“Grandma! Are you home?” I make big swinging motions with my book bag to see if it catches her eye. Nope. She is standing in the middle of the kitchen smoking a cigarette, glued to the weather channel, which is up so loud it is vibrating.
“Oh, Crap Ellen! You made me jump! Did your mother forget you again? There’s a storm front brewing over the Midwest, headed our way.” Grandma shoves over her coffee cup and the newspaper and makes room for me at the table while she searches for the remote to turn the sound down.
“These darn commercials are so loud, it’s annoying,” says Grandma butting her cigarette and waving the trail of smoke away from me. “What was the hissy fit over this morning?”
“Her keys,” I reply flatly.
“When in God’s name will she learn to keep track of those things? You know, she always was an airhead. Can’t go walking around life with your head full of air. Someone will pop her like a balloon one of these days,” says Grandma.
My grandma is always full of advice and never holds her tongue. I am never left guessing what she is trying to tell me, because she always tells me straight up in a funny sort of way.
Once, my dad brought me home some new sneakers for me. I really didn’t like them at all. I wanted white ones with pink on them, but he found me charcoal gray ones with a big, clunky heel and the tiniest bit of pink you could find—I guess he considered that close enough to my request. He called them nice, solid shoes.
He was so excited about them I just couldn’t tell him that they really weren’t what I wanted. After all, I was growing fast and I knew I’d need a new pair soon. I made a promise to myself to walk through every puddle possible to wear them out a little faster.
When I walked over my grandma’s house to show her my new sneakers she paused and said, “Those are ugly. Who picked those out?” It didn’t hurt my feelings; it made me laugh. Grandma made me take them off and we returned them to the store. She got me the pair I really wanted, white ones with little pink swooshes, plus two more pairs because she had a pocket full of money to spend on just me.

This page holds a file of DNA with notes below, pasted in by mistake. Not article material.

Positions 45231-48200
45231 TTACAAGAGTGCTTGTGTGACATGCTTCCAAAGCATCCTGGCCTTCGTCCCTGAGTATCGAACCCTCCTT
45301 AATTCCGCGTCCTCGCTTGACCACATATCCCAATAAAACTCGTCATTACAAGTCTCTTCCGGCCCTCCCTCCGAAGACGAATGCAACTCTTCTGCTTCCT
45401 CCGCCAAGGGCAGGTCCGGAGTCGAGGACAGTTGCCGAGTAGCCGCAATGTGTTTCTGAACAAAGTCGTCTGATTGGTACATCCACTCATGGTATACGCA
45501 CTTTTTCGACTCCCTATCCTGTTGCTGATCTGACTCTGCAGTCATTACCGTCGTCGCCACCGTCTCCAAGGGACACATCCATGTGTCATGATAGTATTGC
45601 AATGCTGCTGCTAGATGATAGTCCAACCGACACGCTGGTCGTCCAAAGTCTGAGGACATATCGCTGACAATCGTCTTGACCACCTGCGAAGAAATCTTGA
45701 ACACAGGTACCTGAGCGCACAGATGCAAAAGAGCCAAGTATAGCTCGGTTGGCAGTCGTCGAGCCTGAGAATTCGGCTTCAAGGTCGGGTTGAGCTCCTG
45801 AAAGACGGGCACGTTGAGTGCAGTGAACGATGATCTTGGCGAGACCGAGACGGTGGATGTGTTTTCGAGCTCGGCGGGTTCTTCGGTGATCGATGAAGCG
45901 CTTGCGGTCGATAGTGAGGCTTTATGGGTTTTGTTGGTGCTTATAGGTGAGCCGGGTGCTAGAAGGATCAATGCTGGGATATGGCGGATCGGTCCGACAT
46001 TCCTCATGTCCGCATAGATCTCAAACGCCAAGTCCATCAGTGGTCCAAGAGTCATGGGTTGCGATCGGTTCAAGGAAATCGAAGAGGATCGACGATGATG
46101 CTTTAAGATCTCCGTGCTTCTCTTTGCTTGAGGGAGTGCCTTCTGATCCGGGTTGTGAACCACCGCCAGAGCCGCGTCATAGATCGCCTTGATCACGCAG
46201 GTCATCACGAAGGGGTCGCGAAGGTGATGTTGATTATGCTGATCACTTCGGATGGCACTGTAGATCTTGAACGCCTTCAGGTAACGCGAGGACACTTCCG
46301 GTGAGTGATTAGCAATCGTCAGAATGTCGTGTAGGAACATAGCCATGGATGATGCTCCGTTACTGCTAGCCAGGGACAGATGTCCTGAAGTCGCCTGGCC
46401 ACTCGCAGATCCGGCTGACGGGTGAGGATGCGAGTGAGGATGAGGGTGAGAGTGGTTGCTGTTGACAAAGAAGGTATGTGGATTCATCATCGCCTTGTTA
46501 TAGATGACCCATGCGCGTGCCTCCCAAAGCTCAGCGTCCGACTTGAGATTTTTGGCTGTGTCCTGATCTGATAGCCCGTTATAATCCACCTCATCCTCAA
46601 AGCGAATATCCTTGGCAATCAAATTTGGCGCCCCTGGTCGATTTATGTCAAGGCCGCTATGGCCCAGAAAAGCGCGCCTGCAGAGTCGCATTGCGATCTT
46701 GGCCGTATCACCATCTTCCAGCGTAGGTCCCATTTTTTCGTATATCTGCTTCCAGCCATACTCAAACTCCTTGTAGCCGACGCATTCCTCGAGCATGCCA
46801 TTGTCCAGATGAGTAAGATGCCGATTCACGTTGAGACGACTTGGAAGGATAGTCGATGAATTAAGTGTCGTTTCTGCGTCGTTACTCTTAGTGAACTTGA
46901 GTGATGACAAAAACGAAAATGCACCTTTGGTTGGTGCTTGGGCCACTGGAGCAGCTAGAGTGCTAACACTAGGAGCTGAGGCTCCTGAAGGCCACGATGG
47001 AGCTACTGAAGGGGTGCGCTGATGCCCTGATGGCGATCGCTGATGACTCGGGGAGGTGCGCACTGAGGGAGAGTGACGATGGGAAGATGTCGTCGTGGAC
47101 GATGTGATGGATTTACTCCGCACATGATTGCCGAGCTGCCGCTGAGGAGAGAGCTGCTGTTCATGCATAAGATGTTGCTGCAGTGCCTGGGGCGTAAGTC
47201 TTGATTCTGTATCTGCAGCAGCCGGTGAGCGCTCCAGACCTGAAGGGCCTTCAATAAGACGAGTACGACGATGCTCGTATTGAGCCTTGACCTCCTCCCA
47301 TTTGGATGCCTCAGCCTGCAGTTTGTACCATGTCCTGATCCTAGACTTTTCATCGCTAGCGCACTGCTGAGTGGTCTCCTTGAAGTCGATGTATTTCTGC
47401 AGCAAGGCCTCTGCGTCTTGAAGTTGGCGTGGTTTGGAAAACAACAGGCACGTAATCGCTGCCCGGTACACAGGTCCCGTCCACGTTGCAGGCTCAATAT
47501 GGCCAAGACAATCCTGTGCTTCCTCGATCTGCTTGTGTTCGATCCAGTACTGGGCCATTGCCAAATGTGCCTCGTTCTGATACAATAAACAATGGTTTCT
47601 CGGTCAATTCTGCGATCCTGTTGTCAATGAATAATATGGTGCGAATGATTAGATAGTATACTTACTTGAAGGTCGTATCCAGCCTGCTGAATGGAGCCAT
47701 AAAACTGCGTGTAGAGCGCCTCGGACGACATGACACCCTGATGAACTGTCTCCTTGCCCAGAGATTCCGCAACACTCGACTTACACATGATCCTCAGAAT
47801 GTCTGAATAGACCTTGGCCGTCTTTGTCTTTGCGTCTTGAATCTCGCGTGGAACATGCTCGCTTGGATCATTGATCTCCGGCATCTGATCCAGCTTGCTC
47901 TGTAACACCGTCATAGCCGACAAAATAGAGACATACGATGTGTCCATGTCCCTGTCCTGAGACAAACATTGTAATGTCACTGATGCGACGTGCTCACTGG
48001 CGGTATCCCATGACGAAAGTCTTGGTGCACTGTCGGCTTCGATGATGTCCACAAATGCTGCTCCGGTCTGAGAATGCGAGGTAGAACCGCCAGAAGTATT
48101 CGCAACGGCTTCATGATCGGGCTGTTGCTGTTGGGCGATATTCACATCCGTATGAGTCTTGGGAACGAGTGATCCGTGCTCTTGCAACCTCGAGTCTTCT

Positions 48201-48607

“Did you have breakfast, Ellen?” says Grandma.
“Some toast,” I replied.
“That’s boring,” she said. “Here, I have something better,” while lifting a lid to something that smelled really good on the stove.
It was squash. Bright orange, fluffy butternut squash. I love non breakfast food for breakfast. I’m allergic to eggs, so that takes out all the breakfast foods like omelets and stuff. I like lunch food in the morning, but my mother tells me to “keep it easy” for her. She has enough problems finding her keys and remembering to take me to school every day. I would hate to tell her to prepare me some squash. That would really push her over the edge. So it is toast for me most mornings.
I watched grandma stir in some extra butter into the squash before she put it some on a plate for me. Grandma is a really good cook. She must have got good at it from all the years of cooking for my mother and her sister. Grandma’s specialty is soup of any kind, except she doesn’t bring it over to house in one of those traditional soup pots with the pot belly lid in a grandma-sort-of-way. She brings soup in an empty plastic bucket from her margarita mix. She always seems to have an empty bucket at the ready.
I no sooner had two bites down when I saw our van come zooming in their driveway. It clipped the garbage cans that were sitting at the end of the driveway and knocked them over before it came to a screeching halt. The lids popped off and some garbage slid out of the now horizontal garbage can.
Mother Eloise yelled as she hopped from the van to kick the garbage back into the can with her high heeled boot. “Darn it Ellen, Get out here! I am having a heck of a morning and now I am late! I can’t stand it when I am rushed. I can’t think. Hurry up! Let’s go.”
Onward. Off to school I go. Mother Eloise calls.